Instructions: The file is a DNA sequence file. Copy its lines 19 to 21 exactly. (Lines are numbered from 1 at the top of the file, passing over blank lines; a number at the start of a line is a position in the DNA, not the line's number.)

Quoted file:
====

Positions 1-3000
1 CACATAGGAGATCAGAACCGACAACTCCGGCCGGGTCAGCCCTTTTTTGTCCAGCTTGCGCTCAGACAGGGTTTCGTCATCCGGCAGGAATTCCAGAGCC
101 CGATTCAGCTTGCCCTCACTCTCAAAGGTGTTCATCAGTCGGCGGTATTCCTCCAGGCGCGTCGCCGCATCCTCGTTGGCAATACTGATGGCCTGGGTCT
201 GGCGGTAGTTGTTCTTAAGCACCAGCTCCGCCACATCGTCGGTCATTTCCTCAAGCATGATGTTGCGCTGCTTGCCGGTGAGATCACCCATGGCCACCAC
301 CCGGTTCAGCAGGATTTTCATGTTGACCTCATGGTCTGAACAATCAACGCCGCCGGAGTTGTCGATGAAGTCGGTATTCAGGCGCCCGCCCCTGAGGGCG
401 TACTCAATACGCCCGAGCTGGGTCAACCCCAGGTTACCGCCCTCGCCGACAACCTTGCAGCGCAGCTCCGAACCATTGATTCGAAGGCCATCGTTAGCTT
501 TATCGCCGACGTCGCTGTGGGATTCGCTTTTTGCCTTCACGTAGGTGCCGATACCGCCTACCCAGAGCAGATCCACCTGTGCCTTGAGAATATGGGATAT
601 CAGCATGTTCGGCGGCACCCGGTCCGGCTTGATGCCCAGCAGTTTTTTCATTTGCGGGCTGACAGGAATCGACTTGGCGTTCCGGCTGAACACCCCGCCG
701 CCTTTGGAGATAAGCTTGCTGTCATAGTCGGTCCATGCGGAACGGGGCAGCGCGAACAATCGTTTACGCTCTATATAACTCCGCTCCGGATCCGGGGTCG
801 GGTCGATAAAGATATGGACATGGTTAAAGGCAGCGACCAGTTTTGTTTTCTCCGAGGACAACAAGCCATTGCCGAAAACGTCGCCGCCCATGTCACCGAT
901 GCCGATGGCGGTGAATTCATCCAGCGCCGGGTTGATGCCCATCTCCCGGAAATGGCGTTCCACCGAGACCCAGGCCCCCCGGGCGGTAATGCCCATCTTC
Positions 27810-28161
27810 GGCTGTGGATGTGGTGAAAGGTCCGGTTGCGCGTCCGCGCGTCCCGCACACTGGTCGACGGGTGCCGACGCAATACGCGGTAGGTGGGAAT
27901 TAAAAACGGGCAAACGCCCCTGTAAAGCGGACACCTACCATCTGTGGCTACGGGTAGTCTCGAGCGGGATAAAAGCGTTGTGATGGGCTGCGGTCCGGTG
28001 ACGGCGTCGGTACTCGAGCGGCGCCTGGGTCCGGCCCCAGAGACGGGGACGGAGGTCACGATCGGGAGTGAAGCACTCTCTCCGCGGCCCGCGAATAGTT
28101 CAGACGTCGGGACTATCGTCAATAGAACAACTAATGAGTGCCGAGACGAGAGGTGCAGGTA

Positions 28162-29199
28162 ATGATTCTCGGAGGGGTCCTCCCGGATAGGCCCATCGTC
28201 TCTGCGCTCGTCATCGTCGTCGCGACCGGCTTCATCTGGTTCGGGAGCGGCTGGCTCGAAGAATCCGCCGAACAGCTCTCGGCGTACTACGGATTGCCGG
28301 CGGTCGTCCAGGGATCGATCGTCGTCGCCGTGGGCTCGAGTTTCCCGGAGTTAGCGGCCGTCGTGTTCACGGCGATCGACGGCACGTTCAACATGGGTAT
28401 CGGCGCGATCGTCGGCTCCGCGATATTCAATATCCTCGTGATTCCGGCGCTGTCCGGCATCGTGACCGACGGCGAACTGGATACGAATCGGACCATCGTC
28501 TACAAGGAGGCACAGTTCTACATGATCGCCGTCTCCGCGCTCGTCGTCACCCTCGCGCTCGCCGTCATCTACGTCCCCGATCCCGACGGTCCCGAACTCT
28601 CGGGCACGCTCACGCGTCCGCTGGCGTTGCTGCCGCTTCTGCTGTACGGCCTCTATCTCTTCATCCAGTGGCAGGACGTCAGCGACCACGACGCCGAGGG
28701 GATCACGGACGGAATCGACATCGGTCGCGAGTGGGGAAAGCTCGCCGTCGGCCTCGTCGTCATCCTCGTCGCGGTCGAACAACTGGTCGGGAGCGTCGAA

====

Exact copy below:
28201 TCTGCGCTCGTCATCGTCGTCGCGACCGGCTTCATCTGGTTCGGGAGCGGCTGGCTCGAAGAATCCGCCGAACAGCTCTCGGCGTACTACGGATTGCCGG
28301 CGGTCGTCCAGGGATCGATCGTCGTCGCCGTGGGCTCGAGTTTCCCGGAGTTAGCGGCCGTCGTGTTCACGGCGATCGACGGCACGTTCAACATGGGTAT
28401 CGGCGCGATCGTCGGCTCCGCGATATTCAATATCCTCGTGATTCCGGCGCTGTCCGGCATCGTGACCGACGGCGAACTGGATACGAATCGGACCATCGTC